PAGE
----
Ocean City Mayor Jay Gillian reported to City Council on Thursday night that the city is exploring the possibility of moving the Ocean City Historical Museum.
The museum is currently housed within the Ocean City Community Center at 17th Street and Simpson Avenue — along with the Ocean City Free Public Library, the Ocean City Aquatics and Fitness Center, the Ocean City Arts Center and the Howard S. Stainton Senior Center.
The city is considering moving the museum to the second floor of the Stainton’s building on the 800 block of Asbury Avenue. The former department store building sits at the heart of Ocean City’s downtown shopping district.
“A museum should be somewhere where guests can visit and where we can really promote it,” Gillian said.
He said the concept would include integrating the Ocean City Beach Patrol museum currently housed on the first floor of the Bayside Center (on the bay between Fifth and Sixth streets) and a collection of surfboards and surf memorabilia from the Matera family (Joe Matera was a popular member of the Ocean City surfing community and founder of the FCA Surf Camp who died of cancer at the age of 55 in 2013).
At 20,000 square feet, the space could accommodate the Historical Museum and the beach patrol and surfing collections, and give them all room to grow with new additions.
Gillian’s report came in response to a query from Councilman Pete Guinosso about what was going on with the museum.
Gillian said the city was in the very preliminary stages of examining the merits of the idea, and he said the museum would not have to move if it didn’t agree a move would be advantageous.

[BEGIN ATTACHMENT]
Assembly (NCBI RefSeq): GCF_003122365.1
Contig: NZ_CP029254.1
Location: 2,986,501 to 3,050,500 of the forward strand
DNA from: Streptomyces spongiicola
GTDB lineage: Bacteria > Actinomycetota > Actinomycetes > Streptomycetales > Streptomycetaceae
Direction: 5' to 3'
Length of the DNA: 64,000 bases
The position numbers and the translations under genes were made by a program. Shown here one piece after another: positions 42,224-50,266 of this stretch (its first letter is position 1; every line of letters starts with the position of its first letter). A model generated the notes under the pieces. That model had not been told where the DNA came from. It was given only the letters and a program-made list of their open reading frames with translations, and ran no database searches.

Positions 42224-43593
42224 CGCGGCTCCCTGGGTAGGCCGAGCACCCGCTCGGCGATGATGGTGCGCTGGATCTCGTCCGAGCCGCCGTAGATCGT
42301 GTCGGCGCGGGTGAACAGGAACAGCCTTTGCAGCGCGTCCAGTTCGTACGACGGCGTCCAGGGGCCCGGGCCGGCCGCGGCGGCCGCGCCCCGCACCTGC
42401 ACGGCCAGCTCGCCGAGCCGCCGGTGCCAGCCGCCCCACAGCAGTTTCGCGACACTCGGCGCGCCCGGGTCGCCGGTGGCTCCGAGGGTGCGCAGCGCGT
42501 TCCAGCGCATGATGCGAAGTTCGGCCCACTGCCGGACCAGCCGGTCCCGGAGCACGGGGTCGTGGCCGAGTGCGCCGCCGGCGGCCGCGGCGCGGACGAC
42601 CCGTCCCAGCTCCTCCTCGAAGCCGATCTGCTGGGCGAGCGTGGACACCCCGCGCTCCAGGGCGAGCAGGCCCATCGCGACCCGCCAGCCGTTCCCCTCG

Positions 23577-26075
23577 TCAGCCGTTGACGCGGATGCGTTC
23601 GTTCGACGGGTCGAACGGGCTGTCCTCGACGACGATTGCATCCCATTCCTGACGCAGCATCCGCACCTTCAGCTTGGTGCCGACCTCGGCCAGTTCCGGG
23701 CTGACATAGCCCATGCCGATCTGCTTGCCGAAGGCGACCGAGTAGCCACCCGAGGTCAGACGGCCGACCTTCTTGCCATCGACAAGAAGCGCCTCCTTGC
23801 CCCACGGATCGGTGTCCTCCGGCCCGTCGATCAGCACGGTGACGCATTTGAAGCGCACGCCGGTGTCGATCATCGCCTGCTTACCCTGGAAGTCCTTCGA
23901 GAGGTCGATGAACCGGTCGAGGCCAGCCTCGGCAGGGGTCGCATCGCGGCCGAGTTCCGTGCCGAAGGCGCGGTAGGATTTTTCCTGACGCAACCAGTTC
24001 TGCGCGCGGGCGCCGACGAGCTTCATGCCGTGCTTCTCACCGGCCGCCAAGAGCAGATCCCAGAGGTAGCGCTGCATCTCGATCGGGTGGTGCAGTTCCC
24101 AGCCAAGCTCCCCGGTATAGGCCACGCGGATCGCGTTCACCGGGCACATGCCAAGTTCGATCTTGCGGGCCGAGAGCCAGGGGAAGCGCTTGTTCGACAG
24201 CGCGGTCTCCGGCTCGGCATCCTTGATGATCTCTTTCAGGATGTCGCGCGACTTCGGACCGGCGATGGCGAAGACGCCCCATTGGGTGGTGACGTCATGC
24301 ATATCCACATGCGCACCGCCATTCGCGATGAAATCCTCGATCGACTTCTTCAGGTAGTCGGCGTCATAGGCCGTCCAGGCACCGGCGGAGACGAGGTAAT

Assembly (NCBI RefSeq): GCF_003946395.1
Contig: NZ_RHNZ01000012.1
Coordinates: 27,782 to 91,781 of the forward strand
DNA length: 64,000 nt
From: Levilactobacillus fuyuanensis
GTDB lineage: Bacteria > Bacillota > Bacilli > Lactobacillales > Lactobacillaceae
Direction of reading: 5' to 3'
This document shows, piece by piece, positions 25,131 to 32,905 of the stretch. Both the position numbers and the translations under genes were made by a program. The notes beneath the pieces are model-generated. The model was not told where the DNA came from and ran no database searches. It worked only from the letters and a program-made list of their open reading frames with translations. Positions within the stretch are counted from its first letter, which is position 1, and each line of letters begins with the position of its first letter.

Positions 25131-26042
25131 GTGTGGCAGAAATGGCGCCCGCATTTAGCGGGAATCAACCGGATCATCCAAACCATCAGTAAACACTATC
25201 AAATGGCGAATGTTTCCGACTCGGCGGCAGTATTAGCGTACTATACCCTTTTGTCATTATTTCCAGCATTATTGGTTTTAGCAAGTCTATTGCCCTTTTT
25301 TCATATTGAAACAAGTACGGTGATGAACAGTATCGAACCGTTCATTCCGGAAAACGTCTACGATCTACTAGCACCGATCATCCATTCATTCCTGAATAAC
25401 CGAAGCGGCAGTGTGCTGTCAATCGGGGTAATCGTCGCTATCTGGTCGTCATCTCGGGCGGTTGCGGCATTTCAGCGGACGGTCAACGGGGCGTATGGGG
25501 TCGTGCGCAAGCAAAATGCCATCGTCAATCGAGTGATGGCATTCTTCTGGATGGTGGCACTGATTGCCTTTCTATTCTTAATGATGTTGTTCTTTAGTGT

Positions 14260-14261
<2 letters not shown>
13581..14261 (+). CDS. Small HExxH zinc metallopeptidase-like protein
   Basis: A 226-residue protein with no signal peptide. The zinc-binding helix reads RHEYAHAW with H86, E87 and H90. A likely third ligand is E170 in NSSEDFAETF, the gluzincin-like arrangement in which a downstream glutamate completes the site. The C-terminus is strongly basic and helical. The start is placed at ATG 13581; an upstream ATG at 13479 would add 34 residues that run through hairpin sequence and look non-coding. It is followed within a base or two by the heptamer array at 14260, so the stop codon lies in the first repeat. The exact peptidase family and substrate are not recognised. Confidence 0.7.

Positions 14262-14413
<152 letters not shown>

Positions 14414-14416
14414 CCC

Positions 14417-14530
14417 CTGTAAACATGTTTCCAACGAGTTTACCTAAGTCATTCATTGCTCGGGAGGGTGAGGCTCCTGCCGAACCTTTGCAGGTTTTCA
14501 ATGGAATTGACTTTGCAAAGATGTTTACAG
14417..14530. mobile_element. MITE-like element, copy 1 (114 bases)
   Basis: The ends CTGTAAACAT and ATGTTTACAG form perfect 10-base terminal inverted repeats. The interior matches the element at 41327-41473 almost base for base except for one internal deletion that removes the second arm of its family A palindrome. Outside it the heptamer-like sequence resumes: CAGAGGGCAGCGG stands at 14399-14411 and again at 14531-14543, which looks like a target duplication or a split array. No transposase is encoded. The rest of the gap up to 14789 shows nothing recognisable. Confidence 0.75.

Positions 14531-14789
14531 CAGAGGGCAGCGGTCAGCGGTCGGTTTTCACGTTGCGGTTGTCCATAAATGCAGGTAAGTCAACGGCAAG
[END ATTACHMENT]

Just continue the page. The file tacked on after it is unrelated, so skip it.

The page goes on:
Richard Stanislaw, the museum board’s president, said the museum has not decided yet.
He said the board of trustees is divided as they continue discussions about the merits of each site and weigh the availability of more space against the challenges and cost of moving.
He said Museum Executive Director Jeff McGranahan would face a job requiring enormous care if he were tasked with moving the museum’s collection.
At the museum, McGranahan seemed excited about the possibilities of having more space and of being able to encourage new contributions.
Gillian did not say what the city’s plans for the space at the Community Center would be, if the museum were to move.
“We are internally exploring some exciting options for the space,” Community Services Director Kristen Gallagher said on Friday.
Guinosso said Friday that he’d prefer to see the museum stay put. He cited the availability of parking as one primary reason.
At Thursday night’s meeting, City Council President Tony Wilson gave a nod of support to the idea of a move dowtown.
“I do like the idea of having all our history under one roof,” Wilson said.